The Soul Trembles highlights twenty-five years of Chiharu Shiota’s artistic practice. She is renowned internationally for her transformative, large-scale installations constructed from millions of fine threads (mainly black or red) which cluster in space or form complex webs which spill from wall to floor to ceiling, supporting and encompassing all they meet.

Chiharu Shiota’s artistic threads © Gretchen Bernet-Ward 2022

I attended the QAGOMA Brisbane 2022 exhibition with friends for my birthday and afterwards my thoughts came up with three words – overwhelming, disconcerting and very memorable!

Shiota’s beautiful and disquieting works express the intangible: memories, dreams, anxiety and silence.

Chiharu Shiota’s artistic threads © Gretchen Bernet-Ward 2022

The desk and flying papers reminded me of office work before air-conditioning when someone opened the window…

Place https://www.qagoma.qld.gov.au/exhibition/chiharu-shiota

Artist https://www.chiharu-shiota.com/

 Gretchen Bernet-Ward

Which City Has The Most Trees?

Brisbane Central Station city tree © Gretchen Bernet-Ward 2022

Which Australian city has the most trees?

Brisbane has more tree cover than any other Australian capital city as shown by aerial imagery 12 Dec 2021.

Planners in Australia now realise residential temperatures can be reduced by planting or keeping trees that can also cut power bills by reducing air-conditioning in well-planned areas.

Brisbane homes in suburbs with good tree canopies are seven degrees cooler than areas without trees, according to Brisbane City Council research.

Read more—

https://www.smh.com.au/environment/sustainability/brisbane-has-more-tree-cover-than-any-other-australian-capital-new-aerial-imagery-shows-20211208-p59fyc.html

some more

Pink Trumpet Tree (Tabebuia palmeri) springtime in Brisbane © Gretchen Bernet-Ward 2022

How do trees survive in concrete environments?

The roots grow underneath the pavement. The concrete cover acts as a mulch and protects the tree roots from being compacted too badly while providing some protection and climate-control. Sunshine and rain help to promote healthy branches and leaves.

Still, I think it’s a strong brave tree which survives inner city surroundings. This coastal one seems quite happy. 

Gretchen Bernet-Ward

Pandanus Palm beachfront Alexandra Headlands Queensland © Dot Bernet 2022

John Cleese Creativity and 100 Book Reviews

I wish to thank English actor, comedian, screenwriter and producer John Cleese for this mind-expanding, succinct and humorous book ‘Creativity’ which has helped me in two ways. First, to celebrate my blog Thoughts Become Words 100 Book Reviews milestone and, second, to give me an insight into the creative mind – a mind which we all have, yet use and abuse in many different ways.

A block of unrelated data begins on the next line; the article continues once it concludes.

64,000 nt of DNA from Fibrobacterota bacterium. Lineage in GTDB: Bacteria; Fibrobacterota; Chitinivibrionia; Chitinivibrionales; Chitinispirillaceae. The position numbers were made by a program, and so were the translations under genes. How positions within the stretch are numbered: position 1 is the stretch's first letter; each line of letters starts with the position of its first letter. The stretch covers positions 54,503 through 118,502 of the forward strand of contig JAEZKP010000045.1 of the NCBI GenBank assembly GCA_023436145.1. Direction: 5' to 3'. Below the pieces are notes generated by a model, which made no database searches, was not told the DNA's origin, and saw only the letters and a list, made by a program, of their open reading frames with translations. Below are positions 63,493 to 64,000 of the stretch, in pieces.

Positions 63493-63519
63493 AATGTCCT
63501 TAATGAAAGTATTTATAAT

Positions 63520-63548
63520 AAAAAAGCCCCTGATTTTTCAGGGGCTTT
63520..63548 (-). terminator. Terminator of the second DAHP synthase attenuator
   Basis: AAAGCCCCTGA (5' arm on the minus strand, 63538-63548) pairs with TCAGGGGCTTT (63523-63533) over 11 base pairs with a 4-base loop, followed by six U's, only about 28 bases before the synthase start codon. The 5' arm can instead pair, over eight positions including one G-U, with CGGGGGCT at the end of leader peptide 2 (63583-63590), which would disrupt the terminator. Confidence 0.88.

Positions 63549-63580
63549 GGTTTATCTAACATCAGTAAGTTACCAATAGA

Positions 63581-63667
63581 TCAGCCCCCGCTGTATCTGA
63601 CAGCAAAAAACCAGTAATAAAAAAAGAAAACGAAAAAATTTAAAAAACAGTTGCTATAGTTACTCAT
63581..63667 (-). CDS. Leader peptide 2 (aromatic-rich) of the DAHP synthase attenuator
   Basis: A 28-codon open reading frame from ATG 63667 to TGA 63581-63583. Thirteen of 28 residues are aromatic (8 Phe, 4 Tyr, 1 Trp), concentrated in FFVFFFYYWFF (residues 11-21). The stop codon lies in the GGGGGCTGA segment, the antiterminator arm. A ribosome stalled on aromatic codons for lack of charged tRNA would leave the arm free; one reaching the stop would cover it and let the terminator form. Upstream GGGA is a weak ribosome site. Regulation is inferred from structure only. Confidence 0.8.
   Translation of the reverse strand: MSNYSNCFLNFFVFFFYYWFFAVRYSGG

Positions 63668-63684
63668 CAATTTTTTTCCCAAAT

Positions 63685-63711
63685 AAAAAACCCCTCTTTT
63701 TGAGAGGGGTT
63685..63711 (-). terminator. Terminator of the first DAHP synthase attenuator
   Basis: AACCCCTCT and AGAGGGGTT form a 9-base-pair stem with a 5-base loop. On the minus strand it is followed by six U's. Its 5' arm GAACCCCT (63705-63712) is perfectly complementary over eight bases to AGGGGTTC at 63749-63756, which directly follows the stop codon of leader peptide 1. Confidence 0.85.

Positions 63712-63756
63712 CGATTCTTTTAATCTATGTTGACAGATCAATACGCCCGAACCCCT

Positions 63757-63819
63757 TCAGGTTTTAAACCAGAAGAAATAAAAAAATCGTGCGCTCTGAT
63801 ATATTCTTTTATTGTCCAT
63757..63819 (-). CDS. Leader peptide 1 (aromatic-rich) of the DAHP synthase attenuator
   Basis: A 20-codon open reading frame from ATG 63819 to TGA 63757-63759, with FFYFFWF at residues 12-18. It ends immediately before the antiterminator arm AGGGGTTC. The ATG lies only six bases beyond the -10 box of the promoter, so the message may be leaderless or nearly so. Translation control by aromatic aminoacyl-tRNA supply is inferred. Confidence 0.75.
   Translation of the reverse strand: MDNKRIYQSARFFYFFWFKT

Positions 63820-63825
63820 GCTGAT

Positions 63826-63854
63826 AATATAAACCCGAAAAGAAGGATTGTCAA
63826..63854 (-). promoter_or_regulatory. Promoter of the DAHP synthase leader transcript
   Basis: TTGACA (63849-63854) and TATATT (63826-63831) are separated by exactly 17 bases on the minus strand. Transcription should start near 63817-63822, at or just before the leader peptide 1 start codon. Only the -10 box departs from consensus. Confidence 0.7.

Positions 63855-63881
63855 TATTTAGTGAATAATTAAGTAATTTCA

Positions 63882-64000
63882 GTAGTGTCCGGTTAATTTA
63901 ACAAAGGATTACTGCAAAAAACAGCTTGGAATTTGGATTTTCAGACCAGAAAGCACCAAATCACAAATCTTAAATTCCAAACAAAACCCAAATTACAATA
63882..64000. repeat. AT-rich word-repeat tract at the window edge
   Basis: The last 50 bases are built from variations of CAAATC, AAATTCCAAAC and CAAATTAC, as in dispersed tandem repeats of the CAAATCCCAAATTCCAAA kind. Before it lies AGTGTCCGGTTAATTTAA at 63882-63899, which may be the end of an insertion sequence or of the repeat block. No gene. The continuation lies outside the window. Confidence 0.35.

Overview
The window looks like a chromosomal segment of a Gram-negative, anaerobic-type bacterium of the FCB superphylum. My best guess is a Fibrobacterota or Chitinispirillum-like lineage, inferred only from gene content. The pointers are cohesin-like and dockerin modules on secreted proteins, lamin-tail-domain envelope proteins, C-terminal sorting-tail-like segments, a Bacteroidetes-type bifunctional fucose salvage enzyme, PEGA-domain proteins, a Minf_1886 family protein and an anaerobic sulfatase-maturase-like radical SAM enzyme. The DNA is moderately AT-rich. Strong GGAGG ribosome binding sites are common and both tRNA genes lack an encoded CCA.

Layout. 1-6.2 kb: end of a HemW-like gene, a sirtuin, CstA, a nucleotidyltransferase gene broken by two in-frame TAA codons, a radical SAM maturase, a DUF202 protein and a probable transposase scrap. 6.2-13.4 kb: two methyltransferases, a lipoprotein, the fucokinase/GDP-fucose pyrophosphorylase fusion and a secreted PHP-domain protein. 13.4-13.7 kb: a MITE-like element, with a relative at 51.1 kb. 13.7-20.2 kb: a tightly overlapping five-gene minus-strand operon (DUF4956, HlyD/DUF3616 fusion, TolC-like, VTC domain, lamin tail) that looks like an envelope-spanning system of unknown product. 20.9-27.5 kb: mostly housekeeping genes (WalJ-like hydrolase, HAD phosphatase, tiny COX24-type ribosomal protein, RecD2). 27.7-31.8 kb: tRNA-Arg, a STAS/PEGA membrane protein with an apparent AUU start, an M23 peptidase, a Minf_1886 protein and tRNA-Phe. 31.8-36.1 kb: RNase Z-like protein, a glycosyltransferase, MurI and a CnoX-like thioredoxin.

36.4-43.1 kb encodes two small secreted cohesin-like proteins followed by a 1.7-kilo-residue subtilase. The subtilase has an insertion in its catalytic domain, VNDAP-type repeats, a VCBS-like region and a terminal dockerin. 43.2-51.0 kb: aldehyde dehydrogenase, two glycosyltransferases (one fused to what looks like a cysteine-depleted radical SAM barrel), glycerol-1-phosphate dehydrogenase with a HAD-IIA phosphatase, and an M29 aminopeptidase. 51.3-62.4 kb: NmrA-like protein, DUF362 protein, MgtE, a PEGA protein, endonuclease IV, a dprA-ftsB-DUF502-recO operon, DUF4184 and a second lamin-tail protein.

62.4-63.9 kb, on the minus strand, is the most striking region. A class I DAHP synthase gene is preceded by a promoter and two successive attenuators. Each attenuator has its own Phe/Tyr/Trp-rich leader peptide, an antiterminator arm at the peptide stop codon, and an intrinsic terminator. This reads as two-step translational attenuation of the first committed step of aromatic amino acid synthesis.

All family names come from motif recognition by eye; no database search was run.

Happily, I listened as Mr Cleese read his book to me. It only took an hour.

Also I am going on the assumption that you know John Cleese work because he does refer to it. Do I have to say Monty Python? The new edition is 2020 so he’s in his 80s now.

Originally published: 1972 (re-released 2020)

AuthorJohn Cleese

Genres: Humour, Self-help book

The standout for me is how our brain keeps working on things whether we are conscious of it or not, thus “sleep on it” theory. But you are the one who has to put it into practice. It works for me!

Gretchen Bernet-Ward

My Goodreads Book Review


A truly delightful little book which lives up to its title!

By accident, I listened to the audio version and was so glad I did because one hour just flew by. The inimitable John Cleese, actor, comedian, screenwriter, producer, talked to me about his past, his creativity and how our brain is always working even while we sleep. It is ready to come up with great ideas and answers to questions puzzled over during daylight hours. Hence ‘I’ve got it!’ inspirational moments on waking.

Call it pseudo-science or a clever comedy skit, nuggets of truth gleam through the wise words of Mr Cleese. For example, if you are getting nowhere with your work, put it aside and look at it later, next day, next week. Nothing new but the way he describes and elaborates on the process heightened my awareness in an enjoyable way.

If you listen to this guide on the bus, you may not laugh embarrassingly out loud but you may smile and nod at the sense of it. I can recommend for all ages and talents. GBW.

Heaps more of my book reviews on Goodreads
https://www.goodreads.com/gretchenbernetward
Sep 2022 

‘The Empty Glass’ by Henry Lawson

The Empty Glass © Gretchen Bernet-Ward 2022

The Empty Glass

by Henry Lawson, 1906

There are three lank bards in a borrowed room —

Ah! The number is one too few —

They have deemed their home and the bars unfit

For the thing that they have to do.

Three glasses they fill with the Land’s own wine,

And the bread of life they pass.

Their glasses they take, which they slowly raise —

And they drink to an empty glass.

(There’s a greater glare in the street to-night,

And a louder rush and roar,

There’s a mad crowd yelling the winner’s name,

And howling the cricket score:

Oh! The bright moonlight on the angels white,

And the tombs and the monuments grand —

And down by the water at Waverley

There’s a little lone mound of sand.)

Oh, the drinkers would deem them drunk or mad,

And the barmaid stare and frown —

Each lays a hand on the empty glass

Ere they turn it upside down.

There’s a name they know, in a hand they know,

Was scratched with a diamond there —

And they place it in sight — turn on more light —

And they fill their glasses fair.

There’s a widow that weeps by the Hornsby line,